Caesarean section1252
Laparotomy for ruptured uterus835

More than half of the women delivered by caesarean section.

Delayed referral from another facility was the leading contributing factor to the deaths 6 (26%) followed by delay in managing uterine atony 4 (17%) and inadequate preparation in patients with possibility of developing postpartum haemorrhage 4 (17%) (Table 4). Others were delay in performing caesarean section at Dodoma Regional Referral Hospital 3 (13%), inadequate skills in repairing deep vaginal tears and lacerations 2 (9%), delay in recognising ruptured uterus 2 (9%), inadequate skills in performing caesarean section 1 (4%), and a complicated caesarean section 1 (4%) (Table 4).


Delayed referral626
Delay in performing caesarean section at DRRH313
Delays in managing uterine atony at DRRH417
Inadequate skills in repairing deep vaginal tears and lacerations at DRRH29
Delay in recognising ruptured uterus at DRRH29
Inadequate skills in performing caesarean section at DRRH14
Inadequate preparations in patients with the possibility of developing PPH (abruptio placentae, IUFD) at DRRH417
A complicated caesarean section in a patient with AIDS and a lot of adhesions14

Delayed referral, delay in managing uterine atony, inadequate management of IUFD and abruptio placentae, and delays in performing caesarean section at DRRH contributed to most of these deaths.

4. Discussion

Bleeding, either before or after birth, is a major cause of maternal deaths. Most of these deaths are avoidable at different levels of health care system if there are competent staff, adequate medicines, and medical supplies. A regional referral hospital is at the level where skills are supposed to be abundant as well as medicines and medical supplies to avert maternal deaths due to haemorrhage. This study, which was conducted in one of the prominent regional referral hospitals in central Tanzania, provides very important information regarding contributing factors to haemorrhage as a cause of maternal deaths.

Obstetric haemorrhage contributed to 38% of all maternal deaths in the study period. Similar findings were recorded in a retrospective analysis of causes of health facility maternal deaths in Ogun state, Nigeria, and central regions of Kenya where haemorrhage was the leading cause accounting for 40% and 43.3%, respectively [6, 11]. A study conducted at Shinyanga Regional Referral Hospital, Tanzania, also correlates to the above findings that haemorrhage was the leading cause of maternal deaths by 50% [12]. In another study, also conducted in Tanzania, Bwana et al. found that haemorrhage was second to eclampsia in causing deaths at 24.6% [13]. However, contrary to our study, this study did not classify uterine rupture as one of the causes of haemorrhage. Reasons for haemorrhage being the leading cause of maternal deaths at DRRH will be discussed further in the following paragraphs.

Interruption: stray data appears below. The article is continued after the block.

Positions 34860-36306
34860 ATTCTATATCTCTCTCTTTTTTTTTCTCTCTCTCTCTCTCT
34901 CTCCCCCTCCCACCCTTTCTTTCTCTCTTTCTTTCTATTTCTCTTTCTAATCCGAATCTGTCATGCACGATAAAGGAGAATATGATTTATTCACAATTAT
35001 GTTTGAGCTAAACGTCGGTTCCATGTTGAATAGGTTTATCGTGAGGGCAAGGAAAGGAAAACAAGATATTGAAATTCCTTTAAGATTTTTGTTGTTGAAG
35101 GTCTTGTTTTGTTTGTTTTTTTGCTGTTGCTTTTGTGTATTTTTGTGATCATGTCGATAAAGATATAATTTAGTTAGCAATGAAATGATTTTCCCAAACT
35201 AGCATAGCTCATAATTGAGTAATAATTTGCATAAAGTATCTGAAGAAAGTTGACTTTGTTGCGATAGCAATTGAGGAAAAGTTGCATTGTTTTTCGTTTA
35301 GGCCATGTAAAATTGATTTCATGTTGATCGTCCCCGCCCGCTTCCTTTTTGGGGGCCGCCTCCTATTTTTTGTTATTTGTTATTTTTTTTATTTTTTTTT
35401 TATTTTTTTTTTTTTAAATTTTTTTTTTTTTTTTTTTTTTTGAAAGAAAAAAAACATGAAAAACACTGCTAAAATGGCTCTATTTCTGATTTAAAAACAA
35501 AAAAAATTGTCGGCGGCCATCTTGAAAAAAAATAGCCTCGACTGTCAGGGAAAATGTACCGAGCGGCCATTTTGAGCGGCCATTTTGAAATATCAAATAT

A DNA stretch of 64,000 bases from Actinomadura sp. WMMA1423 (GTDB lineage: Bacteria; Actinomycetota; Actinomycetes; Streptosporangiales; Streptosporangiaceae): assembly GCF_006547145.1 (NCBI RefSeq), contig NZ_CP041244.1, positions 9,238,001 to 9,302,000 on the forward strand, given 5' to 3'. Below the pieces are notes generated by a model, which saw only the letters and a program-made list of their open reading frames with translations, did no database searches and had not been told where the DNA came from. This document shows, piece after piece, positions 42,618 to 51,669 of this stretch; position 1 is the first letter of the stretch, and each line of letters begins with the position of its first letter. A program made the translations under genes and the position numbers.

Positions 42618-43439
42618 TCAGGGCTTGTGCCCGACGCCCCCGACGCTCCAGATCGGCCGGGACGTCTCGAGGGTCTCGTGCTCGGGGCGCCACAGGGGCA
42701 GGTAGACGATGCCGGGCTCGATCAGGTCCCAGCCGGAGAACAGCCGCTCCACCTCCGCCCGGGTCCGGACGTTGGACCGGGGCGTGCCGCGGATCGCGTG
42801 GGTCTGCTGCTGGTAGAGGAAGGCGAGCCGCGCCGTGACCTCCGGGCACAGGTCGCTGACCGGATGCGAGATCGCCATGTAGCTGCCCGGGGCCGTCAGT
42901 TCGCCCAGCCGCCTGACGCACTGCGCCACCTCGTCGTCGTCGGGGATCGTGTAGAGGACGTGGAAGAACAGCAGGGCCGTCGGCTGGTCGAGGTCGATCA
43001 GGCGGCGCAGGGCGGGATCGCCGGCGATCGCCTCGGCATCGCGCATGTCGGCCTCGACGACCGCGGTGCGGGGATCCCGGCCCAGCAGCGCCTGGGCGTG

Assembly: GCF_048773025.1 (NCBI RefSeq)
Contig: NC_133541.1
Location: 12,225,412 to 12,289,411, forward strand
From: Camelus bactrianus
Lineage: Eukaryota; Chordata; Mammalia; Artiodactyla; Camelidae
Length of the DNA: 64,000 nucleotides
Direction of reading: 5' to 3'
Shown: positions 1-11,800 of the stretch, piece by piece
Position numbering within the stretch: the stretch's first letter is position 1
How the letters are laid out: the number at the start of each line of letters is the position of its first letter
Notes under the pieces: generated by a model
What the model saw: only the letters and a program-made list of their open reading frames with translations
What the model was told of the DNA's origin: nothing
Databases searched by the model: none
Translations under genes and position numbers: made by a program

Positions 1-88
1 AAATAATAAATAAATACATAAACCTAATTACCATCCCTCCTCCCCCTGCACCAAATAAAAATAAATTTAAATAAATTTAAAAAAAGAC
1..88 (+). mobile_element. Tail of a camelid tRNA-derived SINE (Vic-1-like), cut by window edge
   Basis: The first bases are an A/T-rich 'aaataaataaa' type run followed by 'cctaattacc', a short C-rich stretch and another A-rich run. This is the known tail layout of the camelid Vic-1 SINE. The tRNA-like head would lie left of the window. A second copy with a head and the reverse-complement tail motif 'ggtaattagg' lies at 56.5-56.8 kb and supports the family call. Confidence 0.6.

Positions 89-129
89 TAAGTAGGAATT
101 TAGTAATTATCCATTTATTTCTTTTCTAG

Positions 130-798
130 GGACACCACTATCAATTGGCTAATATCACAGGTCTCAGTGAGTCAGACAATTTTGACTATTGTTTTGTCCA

DRRH is the only public health facility in the region that receives most of referred complicated obstetric patients. Being located in the city centre, the hospital is easily accessible and women can be admitted directly from home without referral. In this study, the number of women who were referred was almost as equal as that of those admitted from home, i.e., 52% and 48%, respectively (Table 2). This result differs from that of other studies of maternal mortality undertaken in referral hospitals. In one such study in South Africa, it was found that most of the women (89%) who had died were referred from other health facilities [14]. This difference may be attributable to better referral systems in such countries as South Africa compared to Tanzania.

In order to avert maternal deaths, prompt intervention is required when an obstetric emergency occurs. It has been estimated that average time between the onset of such an emergency and death is twelve hours without intervention. Of all obstetric emergencies, haemorrhages, especially postpartum haemorrhage, can kill a woman very fast. Maine estimated that antepartum haemorrhage can be fatal within 12 hours, postpartum haemorrhage within 2 hours, and ruptured uterus within 1 day [15, 16]. In our study, 70% of women died within 48 hours of admission, most of them (48%) in the first 24 hours (Table 2). The range of hospital stay was between one hour and five days. While reviewing the records, we realised that those who stayed for a short time before death were referred late and had ruptured uteruses (Table 3). This finding further emphasizes on early recognition of women at risk of rupturing uterus and those with poor progress of labour in facilities which cannot perform caesarean section in order to facilitate timely referrals. The problem of referring women already with ruptured uteruses is also frequently seen in other low- and mid-income countries such as India where a study conducted in Karnataka Institute of Medical Sciences showed that 72% of referred women had ruptured uteruses [17]. However, 5 (21%) women in our study had ruptured uteruses while already at DRRH. Of these, 3 were already scheduled for caesarean section but there were delays in performing the procedure. The delays were caused by inappropriate triaging of the women needing caesarean section in the face of inadequate theatre space. Such delays and their results call for reviewing or developing a triage protocol and making use of the available general theatre when there are so many pregnant women needing immediate surgical intervention. The other 2 (9%) patients had ruptured uteruses right in the DRRH labour ward without knowledge of either the doctor or nurse on duty. Despite being small, this number represents lost lives and possible adverse consequences to the families of the deceased. Maternal deaths under such circumstances may just be a tip of the iceberg hinting to inadequate monitoring of the women while in labour due to either inadequate skills, shortage, or attitude of staff. This problem needs to be addressed in all these angles by building staff capacity in skills and attitude and also in modifying job allocation such that every nurse on duty is assigned particular patients to take care of and write a report for anything that goes wrong. This will enhance the sense of responsibility and accountability for individual health care workers.